Why should you love your neighbor?
Many may reply, “Because God told you to do so. It’s in the Bible.” Although this is a true answer, those of us who are curious and ask questions can often feel misunderstood and neglected when the responses to our questions are always the same: “Because God said so.”
“But why?” We want to know. Why did God say so? Why did the Word of God made flesh proclaim to us that the greatest commandment of fully loving God is akin to loving one’s neighbor?
In her Dialogue, St. Catherine of Siena had revealed to her an awe-inspiring answer to this question, which has helped me to understand the call to love my neighbor in a profoundly fuller way. From the book, as St. Catherine heard God speak to her:
“All the love which you have for Me you owe to Me, so that it is not of grace that you love Me, but because you ought to do so. While I love you of grace, and not because I owe you My love. Therefore to Me, in person, you cannot repay the love which I require of you, and I have placed you in the midst of your fellows, that you may do to them that which you cannot do to Me, that is to say, that you may love your neighbor of free grace, without expecting any return from him, and what you do to him, I count as done to Me.”
It is right and just to love the Lord your God with all of your heart, mind, and soul. After all, your heart, mind, and soul come from God. We are only able to love at all because God loved us first.[ii] Furthermore, God lovingly chose to become one of us in order to take us fully unto Himself, to unite our human suffering to His saving divinity and raise us up from death. If we glimpse even a tiny understanding of how profoundly God first loves us, then it is only natural to love God.
This means, however, that we can only love God reciprocally. We can only love God after He has loved us, as a kind of returning of His love. It is also true that, because God is goodness itself, God is all-deserving of love, so we cannot love God in the same kind of way that God loves us: not only first but also undeservedly.
So how can we truly love God?
By loving our neighbor.
That’s why Jesus told us, “Love one another. As I have loved you, so you should also love one another.”[iii] He even told us to love our enemies.
Loving isn’t always easy. God knows.
Who deserves to be loved divinely? No one but God. And yet God loves those who don’t deserve it: us. God pours down His love upon the just and the unjust, desiring the joyful goodness of every human being, even those who do not believe in Him, even those who turn away from His love and do not return it. Even someone who angrily denounces God’s love and speaks every kind of vile insult against God is truly, deeply, intimately loved by God, who is divinely merciful and longs for that person’s healing, salvation, and eternal bliss.
Does your neighbor deserve your love by virtue of his or her character or actions? Probably not. Your neighbor certainly doesn’t deserve God’s love. Neither do you. But you are given it anyway, because that’s the way that God loves: without reservation, without waiting to be loved first, without requiring worthy actions before giving love. In the eyes of God, you and every human being are worthy of love — not because of anything that you or your neighbor may do or say or even believe — but because you and your neighbor are.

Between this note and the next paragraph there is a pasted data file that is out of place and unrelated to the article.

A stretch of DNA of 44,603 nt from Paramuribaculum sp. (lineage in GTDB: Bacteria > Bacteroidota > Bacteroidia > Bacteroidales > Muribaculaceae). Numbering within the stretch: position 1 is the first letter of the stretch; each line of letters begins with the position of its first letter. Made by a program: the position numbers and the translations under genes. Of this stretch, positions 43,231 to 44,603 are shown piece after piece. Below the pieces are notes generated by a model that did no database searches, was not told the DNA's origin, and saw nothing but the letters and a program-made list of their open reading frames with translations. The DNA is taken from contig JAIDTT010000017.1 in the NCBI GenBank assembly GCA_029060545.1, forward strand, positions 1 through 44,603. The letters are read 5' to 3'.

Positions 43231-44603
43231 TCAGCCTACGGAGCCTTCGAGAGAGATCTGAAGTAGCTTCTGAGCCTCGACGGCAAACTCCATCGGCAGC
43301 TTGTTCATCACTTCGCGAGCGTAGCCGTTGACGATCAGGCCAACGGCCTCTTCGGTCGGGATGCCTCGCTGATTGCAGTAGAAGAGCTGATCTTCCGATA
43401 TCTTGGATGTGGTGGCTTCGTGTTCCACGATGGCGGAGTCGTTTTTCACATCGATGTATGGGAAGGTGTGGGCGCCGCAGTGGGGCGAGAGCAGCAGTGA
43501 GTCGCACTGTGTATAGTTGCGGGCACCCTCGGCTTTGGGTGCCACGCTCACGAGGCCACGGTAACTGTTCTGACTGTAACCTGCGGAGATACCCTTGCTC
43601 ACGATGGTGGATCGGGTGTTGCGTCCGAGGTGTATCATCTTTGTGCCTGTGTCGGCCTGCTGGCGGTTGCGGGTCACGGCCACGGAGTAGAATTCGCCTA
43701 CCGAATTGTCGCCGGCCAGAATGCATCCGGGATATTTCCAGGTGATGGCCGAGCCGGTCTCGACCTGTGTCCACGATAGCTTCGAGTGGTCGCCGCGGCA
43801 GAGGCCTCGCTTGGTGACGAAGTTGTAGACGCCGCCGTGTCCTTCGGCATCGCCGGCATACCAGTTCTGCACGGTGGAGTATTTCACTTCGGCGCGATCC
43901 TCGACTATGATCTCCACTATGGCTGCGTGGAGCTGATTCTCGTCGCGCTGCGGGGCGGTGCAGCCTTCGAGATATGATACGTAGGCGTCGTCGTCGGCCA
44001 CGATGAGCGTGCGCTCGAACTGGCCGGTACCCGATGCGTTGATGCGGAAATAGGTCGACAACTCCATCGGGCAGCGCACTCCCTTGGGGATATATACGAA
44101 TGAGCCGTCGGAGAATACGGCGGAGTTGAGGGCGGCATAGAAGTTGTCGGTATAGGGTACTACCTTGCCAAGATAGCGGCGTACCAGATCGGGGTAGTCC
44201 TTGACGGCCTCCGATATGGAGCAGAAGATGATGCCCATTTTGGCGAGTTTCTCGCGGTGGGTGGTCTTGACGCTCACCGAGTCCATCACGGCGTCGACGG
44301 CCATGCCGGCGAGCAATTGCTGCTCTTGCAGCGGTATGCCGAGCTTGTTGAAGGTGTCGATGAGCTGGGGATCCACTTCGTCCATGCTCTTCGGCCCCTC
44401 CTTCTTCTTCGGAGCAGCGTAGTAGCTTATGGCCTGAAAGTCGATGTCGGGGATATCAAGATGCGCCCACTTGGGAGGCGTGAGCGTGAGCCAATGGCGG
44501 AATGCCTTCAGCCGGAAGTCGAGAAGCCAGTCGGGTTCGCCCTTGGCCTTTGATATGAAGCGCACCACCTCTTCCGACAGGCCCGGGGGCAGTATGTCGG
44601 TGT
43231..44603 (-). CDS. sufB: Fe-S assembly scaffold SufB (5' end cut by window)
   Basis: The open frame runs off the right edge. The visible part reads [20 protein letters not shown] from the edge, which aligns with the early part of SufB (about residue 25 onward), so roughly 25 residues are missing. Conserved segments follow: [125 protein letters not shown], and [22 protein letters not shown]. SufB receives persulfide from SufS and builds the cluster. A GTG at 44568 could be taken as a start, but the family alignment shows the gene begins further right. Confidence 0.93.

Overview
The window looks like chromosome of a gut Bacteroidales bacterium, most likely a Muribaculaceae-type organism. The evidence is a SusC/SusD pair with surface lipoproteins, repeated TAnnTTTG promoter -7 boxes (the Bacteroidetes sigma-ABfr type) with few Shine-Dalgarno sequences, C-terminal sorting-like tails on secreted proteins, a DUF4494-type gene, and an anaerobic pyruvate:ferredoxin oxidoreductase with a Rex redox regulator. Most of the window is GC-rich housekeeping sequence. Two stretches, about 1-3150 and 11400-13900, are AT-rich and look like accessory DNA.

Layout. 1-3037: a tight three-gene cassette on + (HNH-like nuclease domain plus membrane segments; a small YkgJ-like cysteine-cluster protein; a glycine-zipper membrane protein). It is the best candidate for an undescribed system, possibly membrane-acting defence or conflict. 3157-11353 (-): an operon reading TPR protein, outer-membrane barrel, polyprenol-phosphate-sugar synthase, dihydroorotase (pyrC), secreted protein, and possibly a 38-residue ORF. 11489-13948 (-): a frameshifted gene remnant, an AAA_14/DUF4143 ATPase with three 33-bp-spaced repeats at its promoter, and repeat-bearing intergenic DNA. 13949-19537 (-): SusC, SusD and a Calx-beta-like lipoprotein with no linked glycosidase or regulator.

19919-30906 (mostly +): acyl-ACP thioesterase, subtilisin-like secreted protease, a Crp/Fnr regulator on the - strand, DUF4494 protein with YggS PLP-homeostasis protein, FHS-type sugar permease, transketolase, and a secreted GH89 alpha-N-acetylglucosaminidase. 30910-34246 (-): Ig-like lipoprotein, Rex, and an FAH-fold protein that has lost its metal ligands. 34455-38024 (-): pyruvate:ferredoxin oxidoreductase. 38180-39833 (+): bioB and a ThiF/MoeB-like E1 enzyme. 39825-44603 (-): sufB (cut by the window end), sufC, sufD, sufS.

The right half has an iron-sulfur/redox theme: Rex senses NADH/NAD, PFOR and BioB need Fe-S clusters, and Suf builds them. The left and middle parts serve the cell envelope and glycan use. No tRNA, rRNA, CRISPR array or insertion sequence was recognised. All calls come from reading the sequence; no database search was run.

God loves us simply because we are.
When you love your neighbor as yourself, as you yourself are loved by God, you love as God loves. When you love your neighbor first, before your neighbor loves you, when you love your neighbor even if your neighbor despises you, you enter into the bliss of receiving and giving love divinely and fulfill the reason for your being, giving glory to God. Those who do not love us at all and those who cannot rightly return our love — these are precisely the people that God wants us to love. Why? Because we receive nothing from them for our love. We love unconditionally and unreservedly, willing the good of the other without expectation of return.
Grateful for Saint Catherine of Siena
There are parts of the Dialogue that are way over my head, and I cannot do the whole of the book justice, but I hope that I may remember this teaching of neighborly love by living it every day.
Oh Lord, my God, I know that You love me even though I don’t deserve it. I love You. I want to love You with all that I have and all that I am, I want to give to You the same love that You give to me. As I cannot — because You are God and all good, and I am not — I pray that You will help me to love my neighbor as You love me. Please help me to mercifully love the undeserving, those who despise me, even those who harm me. In this way only am I able to love as You love. I thank You for this profound and wondrous gift and ask You to help me fulfill it, through Christ our Lord.
© 2021 Christina Chase
[i] The Dialogue of St. Catherine of Siena (p. 56), Veritatis Splendor Publications.
[ii] see 1 John 4:19
[iii] John 13:34
Although crippled by disease, I'm fully alive in love. I write about the terrible beauty and sacred wonder of life, while living with physical disability and severe dependency. A revert to the Catholic faith through atheism, I'm not afraid to ask life's big questions. I explore what it means to be fully human through my weekly blog and have written a book: It's Good to Be Here, published by Sophia Institute Press.